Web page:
neither of our local variables, one or two, refer to our String object, there is still a reference to it from the String Literal Pool. Therefore, the object is not elgible for garbage collection.The object is always reachable through use of the intern() method

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according to your link, even if no reference refers to the Strings on the heap they still have a reference from the pool. So they shouldn't be GCed, right?? – WickeD Jun 8 '12 at 16:43
i am editing the pls refer it....this will answer your question. – Kumar Vivek Mitra Jun 8 '12 at 18:02

String pooling

String pooling (sometimes also called as string canonicalisation) is a process of replacing several String objects with equal value but different identity with a single shared String object. You can achieve this goal by keeping your own Map (with possibly soft or weak references depending on your requirements) and using map values as canonicalised values. Or you can use String.intern() method which is provided to you by JDK.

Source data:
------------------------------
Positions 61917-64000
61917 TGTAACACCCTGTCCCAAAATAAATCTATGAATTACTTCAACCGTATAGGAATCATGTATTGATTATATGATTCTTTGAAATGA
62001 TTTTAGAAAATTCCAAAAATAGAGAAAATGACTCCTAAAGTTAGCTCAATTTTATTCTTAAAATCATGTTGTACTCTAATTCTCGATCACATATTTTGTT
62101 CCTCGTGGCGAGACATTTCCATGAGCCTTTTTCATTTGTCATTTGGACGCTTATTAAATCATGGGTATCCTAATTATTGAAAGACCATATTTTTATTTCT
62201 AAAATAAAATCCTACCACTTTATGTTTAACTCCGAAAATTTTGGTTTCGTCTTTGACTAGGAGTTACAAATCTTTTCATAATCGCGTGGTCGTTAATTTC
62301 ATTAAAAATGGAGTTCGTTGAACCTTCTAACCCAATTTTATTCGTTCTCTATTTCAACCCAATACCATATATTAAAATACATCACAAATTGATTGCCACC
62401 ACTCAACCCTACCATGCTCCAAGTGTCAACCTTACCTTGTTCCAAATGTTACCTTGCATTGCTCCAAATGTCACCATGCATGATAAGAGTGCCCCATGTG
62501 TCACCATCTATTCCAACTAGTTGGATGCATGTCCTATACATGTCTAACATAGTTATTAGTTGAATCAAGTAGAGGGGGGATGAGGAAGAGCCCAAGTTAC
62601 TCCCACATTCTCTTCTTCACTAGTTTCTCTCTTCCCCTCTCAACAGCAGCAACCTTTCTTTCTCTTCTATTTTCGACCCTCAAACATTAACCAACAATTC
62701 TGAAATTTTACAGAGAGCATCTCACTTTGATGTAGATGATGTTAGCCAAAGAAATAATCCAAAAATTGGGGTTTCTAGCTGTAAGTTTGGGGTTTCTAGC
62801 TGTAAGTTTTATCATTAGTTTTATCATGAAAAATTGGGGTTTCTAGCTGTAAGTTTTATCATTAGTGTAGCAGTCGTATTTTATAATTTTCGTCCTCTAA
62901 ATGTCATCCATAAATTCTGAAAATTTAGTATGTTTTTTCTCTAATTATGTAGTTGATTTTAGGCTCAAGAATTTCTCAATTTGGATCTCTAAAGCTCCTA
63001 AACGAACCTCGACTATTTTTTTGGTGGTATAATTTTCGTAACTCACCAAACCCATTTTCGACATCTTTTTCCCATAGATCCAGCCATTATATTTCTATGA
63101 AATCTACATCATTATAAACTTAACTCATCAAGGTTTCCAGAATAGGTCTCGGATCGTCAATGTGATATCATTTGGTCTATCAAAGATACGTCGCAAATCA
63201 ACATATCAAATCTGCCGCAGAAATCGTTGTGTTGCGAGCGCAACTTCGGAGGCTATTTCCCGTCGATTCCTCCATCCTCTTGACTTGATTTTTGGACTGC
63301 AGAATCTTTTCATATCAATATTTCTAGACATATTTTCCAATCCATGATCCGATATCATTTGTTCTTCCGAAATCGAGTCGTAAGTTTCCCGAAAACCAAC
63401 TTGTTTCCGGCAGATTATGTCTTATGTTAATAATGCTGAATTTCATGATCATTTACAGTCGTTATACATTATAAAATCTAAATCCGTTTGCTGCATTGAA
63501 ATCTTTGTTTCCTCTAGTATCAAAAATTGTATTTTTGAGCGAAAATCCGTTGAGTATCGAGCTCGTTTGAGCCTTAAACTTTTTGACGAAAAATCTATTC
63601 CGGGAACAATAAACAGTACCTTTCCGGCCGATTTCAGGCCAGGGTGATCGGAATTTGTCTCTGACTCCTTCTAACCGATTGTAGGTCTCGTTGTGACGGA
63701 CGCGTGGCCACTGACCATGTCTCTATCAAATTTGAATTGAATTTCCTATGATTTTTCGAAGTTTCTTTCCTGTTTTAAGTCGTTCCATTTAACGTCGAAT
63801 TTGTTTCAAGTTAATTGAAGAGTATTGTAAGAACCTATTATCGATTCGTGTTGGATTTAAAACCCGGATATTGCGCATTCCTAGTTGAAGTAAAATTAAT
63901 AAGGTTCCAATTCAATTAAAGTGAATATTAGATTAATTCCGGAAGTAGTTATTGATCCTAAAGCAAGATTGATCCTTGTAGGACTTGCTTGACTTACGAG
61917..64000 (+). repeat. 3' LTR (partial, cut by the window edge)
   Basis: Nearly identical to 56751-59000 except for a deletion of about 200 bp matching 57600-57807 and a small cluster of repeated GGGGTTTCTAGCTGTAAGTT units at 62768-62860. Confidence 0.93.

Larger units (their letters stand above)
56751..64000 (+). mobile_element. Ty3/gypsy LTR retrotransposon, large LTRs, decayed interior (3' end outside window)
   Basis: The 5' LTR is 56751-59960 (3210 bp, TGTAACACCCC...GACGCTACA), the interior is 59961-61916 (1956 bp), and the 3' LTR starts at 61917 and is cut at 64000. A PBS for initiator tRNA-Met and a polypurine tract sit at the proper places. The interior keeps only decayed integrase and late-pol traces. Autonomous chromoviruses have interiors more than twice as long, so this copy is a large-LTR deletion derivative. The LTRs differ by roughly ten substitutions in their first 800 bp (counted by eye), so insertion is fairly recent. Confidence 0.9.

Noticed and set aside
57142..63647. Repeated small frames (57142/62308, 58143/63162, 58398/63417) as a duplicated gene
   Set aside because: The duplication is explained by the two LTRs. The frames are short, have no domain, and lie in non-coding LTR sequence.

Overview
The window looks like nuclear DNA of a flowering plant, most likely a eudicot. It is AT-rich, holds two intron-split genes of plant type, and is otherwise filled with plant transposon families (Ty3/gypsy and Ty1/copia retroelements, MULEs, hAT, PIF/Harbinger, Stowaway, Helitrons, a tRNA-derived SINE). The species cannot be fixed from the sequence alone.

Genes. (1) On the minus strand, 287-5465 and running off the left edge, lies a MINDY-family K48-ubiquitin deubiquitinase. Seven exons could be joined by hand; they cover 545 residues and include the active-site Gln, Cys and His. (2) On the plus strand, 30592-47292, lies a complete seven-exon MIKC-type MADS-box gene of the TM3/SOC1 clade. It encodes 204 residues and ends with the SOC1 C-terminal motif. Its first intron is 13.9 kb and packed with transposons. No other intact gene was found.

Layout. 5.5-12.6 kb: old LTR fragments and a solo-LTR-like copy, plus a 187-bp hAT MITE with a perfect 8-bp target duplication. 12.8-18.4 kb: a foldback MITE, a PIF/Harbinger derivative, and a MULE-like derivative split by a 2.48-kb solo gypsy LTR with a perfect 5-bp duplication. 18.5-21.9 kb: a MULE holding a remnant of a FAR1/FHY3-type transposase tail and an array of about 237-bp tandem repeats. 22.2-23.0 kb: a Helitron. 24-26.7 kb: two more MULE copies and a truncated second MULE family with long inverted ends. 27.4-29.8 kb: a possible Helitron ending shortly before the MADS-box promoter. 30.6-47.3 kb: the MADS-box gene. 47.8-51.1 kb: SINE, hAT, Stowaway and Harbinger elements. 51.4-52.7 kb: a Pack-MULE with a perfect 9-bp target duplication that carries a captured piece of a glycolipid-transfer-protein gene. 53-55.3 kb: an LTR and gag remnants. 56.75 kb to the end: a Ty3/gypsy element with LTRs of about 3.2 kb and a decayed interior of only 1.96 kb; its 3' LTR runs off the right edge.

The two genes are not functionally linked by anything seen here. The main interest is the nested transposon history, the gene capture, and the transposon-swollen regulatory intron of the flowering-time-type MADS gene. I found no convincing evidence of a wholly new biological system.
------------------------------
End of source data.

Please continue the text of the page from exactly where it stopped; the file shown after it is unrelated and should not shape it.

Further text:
At times of Java 6 using String.intern() was forbidden by many standards due to a high possibility to get an OutOfMemoryException if pooling went out of control. Oracle Java 7 implementation of string pooling was changed considerably. You can look for details in and

String.intern() in Java 6

In those good old days all interned strings were stored in the PermGen – the fixed size part of heap mainly used for storing loaded classes and string pool. Besides explicitly interned strings, PermGen string pool also contained all literal strings earlier used in your program (the important word here is used – if a class or method was never loaded/called, any constants defined in it will not be loaded).